Believe it or not, the date by which all radio stations must have their complete public files online is now less than six months away. Television stations have been dealing with this reality for several years now, as have large stations in large markets for the past couple of years. Now, every radio station, both commercial and noncommercial, must have its complete public file posted on the Commission’s website by March 1, 2018. This posting must include all previously prepared documents still required to be in the public file, with the sole exception of the political file, which may be uploaded on a going-forward basis only.
The obvious big change here is that online posting will make each station’s public inspection file available to anyone, anywhere, at any time. Now, anyone with a little time on their hands can scrutinize both the content of documents in the file and the timeliness of their filing. Television stations have already experienced the more thorough review the FCC staff can do at license renewal time, and the same approach is likely to be applied to both radio and TV stations in the next renewal cycle.
Thus, a station’s quarterly issues/programs lists have taken on a new importance, as they can no longer hide, safely unread, in a paper public file. While the political portion of the public file often attracts attention, particularly among competing candidates, issues/programs lists are less noticed and may even be overlooked at times. Still, those quarterly reports are a required element of the public file, and the FCC staff continues to view them as quite important to demonstrating a record of public service. In fact, the Commission has emphasized that issues/programs lists are the primary means by which a station may establish a sufficient record of serving the public interest to support grant of a license renewal.
Of course, these requirements are nothing new. Stations should have been routinely preparing quarterly reports, placing them in the appropriate public file, and retaining there all reports required since the grant of the station’s last license renewal. Still, we have found that some broadcasters could use a little refresher on at least some aspects of the rule related to issues/programs lists. Accordingly, the following is designed to be a primer to cover all the basics you need to know.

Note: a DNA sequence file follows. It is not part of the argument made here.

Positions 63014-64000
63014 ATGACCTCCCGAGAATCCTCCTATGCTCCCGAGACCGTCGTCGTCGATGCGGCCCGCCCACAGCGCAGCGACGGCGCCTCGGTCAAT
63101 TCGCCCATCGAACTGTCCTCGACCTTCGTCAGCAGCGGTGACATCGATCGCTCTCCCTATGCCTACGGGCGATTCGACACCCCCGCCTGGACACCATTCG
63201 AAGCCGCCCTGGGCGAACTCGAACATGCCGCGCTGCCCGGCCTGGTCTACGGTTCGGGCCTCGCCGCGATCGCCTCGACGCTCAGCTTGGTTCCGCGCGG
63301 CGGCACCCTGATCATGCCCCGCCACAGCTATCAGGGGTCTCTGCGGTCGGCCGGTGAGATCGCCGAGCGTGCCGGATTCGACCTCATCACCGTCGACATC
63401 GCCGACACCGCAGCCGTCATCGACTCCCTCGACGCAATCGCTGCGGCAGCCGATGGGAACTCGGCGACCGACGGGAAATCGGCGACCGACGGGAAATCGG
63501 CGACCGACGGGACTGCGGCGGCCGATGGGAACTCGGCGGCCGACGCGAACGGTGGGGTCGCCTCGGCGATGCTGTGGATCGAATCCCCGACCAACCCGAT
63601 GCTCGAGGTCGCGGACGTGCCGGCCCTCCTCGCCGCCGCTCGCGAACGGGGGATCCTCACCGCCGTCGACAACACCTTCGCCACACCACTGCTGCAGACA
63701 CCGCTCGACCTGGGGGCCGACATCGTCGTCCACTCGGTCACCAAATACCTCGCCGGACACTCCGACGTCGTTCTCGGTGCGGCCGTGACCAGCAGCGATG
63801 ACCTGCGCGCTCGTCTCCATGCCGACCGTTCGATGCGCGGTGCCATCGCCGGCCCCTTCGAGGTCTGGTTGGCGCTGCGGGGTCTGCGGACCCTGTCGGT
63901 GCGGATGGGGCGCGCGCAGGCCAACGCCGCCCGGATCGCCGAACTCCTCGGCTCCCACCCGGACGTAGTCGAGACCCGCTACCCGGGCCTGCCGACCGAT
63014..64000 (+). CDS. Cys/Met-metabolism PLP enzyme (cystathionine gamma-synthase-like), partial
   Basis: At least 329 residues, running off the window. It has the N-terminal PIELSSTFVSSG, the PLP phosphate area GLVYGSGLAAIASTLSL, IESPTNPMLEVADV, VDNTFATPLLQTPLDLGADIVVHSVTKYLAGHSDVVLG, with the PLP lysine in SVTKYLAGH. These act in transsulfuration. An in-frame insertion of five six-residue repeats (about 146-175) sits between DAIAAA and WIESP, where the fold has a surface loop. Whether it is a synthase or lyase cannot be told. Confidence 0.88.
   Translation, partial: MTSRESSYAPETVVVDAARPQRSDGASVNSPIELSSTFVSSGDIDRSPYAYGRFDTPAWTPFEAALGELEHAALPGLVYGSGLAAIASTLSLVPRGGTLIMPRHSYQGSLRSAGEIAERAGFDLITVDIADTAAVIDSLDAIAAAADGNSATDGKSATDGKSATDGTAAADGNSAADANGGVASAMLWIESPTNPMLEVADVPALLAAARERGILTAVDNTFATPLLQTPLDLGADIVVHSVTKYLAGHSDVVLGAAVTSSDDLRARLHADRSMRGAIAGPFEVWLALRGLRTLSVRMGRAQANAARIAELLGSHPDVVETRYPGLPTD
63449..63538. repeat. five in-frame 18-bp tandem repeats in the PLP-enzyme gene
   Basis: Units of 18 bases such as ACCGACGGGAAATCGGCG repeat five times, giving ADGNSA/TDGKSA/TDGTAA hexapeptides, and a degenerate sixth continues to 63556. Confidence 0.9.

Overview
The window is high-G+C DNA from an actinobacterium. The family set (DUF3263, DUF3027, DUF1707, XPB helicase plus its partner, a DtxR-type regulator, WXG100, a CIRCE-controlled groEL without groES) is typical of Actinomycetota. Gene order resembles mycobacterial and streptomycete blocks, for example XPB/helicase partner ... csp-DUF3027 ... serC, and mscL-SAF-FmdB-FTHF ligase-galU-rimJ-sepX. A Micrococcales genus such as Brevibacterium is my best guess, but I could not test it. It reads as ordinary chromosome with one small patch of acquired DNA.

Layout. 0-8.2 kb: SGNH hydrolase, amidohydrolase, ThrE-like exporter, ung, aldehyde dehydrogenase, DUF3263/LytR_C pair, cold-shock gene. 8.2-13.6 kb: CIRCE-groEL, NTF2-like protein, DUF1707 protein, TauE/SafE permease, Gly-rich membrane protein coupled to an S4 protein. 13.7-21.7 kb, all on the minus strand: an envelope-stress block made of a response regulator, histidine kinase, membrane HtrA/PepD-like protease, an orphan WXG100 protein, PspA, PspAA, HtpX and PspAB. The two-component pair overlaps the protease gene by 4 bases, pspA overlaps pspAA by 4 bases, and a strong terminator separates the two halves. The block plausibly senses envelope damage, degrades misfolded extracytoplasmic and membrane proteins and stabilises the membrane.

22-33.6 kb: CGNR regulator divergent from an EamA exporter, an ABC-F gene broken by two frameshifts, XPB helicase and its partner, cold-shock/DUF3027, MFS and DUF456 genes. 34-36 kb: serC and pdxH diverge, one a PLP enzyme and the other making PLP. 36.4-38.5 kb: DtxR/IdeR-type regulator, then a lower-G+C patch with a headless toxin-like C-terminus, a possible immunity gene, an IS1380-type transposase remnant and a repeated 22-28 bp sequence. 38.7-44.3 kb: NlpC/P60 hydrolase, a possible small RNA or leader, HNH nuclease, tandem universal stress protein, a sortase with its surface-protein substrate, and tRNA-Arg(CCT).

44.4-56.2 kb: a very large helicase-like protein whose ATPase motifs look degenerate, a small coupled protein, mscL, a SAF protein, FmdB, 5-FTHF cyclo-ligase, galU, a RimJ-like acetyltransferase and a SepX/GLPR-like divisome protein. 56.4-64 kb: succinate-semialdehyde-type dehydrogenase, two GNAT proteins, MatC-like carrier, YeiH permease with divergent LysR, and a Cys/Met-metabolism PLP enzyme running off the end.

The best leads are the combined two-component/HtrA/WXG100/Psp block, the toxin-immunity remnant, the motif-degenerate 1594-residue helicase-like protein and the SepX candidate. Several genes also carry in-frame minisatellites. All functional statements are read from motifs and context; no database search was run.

Beginning with basic timing, all broadcast stations must place issues/programs lists in their local public inspection file four times a year. The lists must be filed by January 10, April 10, July 10, and October 10, and must cover the issue-oriented programming broadcast by a station during the preceding quarter. Thus, the pertinent three-month periods are: January through March, April through June, July through September and October through December.
Keep in mind that the quarterly list is not merely illustrative, but must include details about programs which have provided a station’s most significant treatment of issues a licensee believes to be of community concern (more on what applies here later). While licensees are not required to maintain comprehensive (i.e., all inclusive) quarterly lists, programs included in the list will be considered a station’s best and most significant issue-responsive programming. Conversely, excluded programs will simply be unknown. It, therefore, makes sense to include as many programs as possible in order to minimize vulnerability to programming challenges.
Let’s walk you through how this process all works.To begin, as a general rule, a station should start by identifying the most significant issues facing its community during the three months covered by the report. While there is no specific number of issues which must be included in each list, the Commission has indicated that significant programming responsive to five to ten community issues will usually be sufficient. In choosing what issues to include, remember that each station is licensed to a serve a specific community. Accordingly, it is important that issues include those directly relevant to the community of license.